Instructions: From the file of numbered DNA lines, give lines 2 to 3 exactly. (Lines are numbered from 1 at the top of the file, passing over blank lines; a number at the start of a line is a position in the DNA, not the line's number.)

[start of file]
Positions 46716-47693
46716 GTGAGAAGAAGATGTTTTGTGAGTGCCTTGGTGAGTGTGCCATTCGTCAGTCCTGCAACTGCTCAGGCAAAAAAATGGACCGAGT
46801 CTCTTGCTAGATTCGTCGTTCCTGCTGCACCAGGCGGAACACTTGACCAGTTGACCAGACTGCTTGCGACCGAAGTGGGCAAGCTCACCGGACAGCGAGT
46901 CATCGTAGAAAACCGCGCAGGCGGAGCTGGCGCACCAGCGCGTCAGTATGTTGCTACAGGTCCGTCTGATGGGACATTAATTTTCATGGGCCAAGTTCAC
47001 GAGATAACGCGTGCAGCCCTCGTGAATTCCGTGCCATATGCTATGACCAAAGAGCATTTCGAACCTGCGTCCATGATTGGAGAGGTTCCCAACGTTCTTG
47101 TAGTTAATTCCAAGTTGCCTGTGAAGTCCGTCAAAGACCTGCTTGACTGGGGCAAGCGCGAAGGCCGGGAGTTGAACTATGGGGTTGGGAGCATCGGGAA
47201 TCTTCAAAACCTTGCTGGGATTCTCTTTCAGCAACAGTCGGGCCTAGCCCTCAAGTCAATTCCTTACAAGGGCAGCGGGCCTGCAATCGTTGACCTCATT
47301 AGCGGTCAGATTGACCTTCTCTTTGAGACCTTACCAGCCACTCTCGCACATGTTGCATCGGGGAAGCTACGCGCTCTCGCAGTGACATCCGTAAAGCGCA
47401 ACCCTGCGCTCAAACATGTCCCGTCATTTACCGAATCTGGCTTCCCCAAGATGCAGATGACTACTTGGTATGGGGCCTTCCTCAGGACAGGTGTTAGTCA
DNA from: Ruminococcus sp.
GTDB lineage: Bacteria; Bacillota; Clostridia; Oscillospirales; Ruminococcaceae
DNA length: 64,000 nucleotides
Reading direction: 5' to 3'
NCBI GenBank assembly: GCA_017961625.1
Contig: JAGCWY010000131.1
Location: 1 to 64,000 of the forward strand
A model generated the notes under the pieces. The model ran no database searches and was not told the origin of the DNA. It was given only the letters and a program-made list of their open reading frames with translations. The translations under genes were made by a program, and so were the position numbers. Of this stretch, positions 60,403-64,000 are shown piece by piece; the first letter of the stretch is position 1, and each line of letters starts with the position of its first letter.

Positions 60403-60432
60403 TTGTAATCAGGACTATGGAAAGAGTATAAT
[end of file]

46716 GTGAGAAGAAGATGTTTTGTGAGTGCCTTGGTGAGTGTGCCATTCGTCAGTCCTGCAACTGCTCAGGCAAAAAAATGGACCGAGT
46801 CTCTTGCTAGATTCGTCGTTCCTGCTGCACCAGGCGGAACACTTGACCAGTTGACCAGACTGCTTGCGACCGAAGTGGGCAAGCTCACCGGACAGCGAGT